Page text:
".....Every episode like this diminishes that consent...." Apart from the idea that every such episode sends warm feelings through the business types, you also have to look at the message it sends to those smaller customers that paid for the NoIP service - big service providers are better, they don't get legally mugged as easily as small ones do. And who is a big service provider? Why, that would be MS.

        ".....glorification of your dominance ....." Nothing to do with me, thanks. I've spent over a decade working Linux into data enters, the difference between me and a lot of the Penguinistas is I'm not blind to either the benefits of MS's products or the might of the MS PR/marketing machine. Despite what a lot of the haters want to think, MS does employ a lot of very smart people.

        1. Jamie Jones Silver badge

          Re: Dr U Mour Why this will not hurt M$.

          Noooooo! I've just upvoted Matt again! :-)

          I fear he's right though - MS will bask in the glory of being seen to be policing the internet - however misguided this may seem to us lot.

          And yeah, mega-corp won't give a crap about any outage that doesn't affect them

  24. Anonymous Coward
    Anonymous Coward

    Weird Microsoft logic: kill the messenger

    So instead of issuing patches for the malware, they just prefer to own a few domains? Absurd logic, and one that some day could see a judge allowing someone to grab Azure domains because someone is running a C&C botnet on them? Ah well, if they are using XP there are no patches any more...

    1. Anonymous Coward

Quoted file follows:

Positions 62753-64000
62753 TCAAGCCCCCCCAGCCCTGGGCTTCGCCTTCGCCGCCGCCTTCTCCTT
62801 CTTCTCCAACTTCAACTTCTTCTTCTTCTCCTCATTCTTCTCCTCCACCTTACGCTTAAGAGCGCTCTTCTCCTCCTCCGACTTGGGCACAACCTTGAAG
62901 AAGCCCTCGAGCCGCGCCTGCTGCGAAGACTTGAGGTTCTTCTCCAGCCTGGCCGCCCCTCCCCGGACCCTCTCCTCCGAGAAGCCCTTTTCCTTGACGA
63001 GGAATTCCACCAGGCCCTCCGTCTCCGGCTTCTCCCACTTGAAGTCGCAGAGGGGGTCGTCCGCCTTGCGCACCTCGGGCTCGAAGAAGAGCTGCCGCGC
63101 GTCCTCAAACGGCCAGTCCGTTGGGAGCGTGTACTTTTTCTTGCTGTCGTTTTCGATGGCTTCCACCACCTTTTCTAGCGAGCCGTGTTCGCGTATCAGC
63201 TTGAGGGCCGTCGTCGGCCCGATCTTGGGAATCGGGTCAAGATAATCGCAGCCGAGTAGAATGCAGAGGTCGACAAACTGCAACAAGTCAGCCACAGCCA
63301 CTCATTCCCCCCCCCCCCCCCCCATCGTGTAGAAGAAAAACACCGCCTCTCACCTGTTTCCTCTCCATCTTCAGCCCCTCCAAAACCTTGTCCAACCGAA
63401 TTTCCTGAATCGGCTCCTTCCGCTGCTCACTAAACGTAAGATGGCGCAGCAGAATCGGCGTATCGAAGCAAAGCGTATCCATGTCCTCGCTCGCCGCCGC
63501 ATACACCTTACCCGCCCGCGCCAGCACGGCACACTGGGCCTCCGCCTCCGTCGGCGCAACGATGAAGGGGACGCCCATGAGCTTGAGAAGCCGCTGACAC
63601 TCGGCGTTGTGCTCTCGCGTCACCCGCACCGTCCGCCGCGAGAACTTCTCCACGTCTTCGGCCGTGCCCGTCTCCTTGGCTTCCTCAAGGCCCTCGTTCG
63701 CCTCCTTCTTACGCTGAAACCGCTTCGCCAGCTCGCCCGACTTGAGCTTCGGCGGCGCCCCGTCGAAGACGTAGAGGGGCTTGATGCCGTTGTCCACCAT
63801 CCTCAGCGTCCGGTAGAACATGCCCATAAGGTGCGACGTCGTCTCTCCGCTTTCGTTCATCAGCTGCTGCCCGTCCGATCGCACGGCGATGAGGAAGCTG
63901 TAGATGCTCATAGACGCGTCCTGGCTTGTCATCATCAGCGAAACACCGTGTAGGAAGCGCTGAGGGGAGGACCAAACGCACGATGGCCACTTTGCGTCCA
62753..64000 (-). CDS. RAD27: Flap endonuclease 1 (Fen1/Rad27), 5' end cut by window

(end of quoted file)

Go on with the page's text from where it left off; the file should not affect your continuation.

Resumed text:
Anonymous Coward

      Re: Weird Microsoft logic: kill the messenger

      "So instead of issuing patches for the malware"

      How are Microsoft going to patch hacked Linux servers on which most of the targetted C&C servers reside?

      1. Anonymous Coward
        Anonymous Coward

        Re: Weird Microsoft logic: kill the messenger

        "How are Microsoft going to patch hacked Linux servers on which most of the targetted C&C servers reside?"

        Did you read the article at all? Do you understand how DNS works? Do you understand how a botnet works? Do you understand that your comment reveals that you don't?

        1. Anonymous Coward
          Anonymous Coward

          Re: Weird Microsoft logic: kill the messenger

          "Did you read the article at all? Do you understand how DNS works? Do you understand how a botnet works? Do you understand that your comment reveals that you don't?"

          Clearly you didn't read it: "Kaspersky Lab expert Costin Raiu said the power grab has crippled command-and-control systems for many malware operators."

          The vast majority of this type of C&C infrastructure is indeed on hacked / exploited Linux based systems.

          1. Anonymous Coward
            Anonymous Coward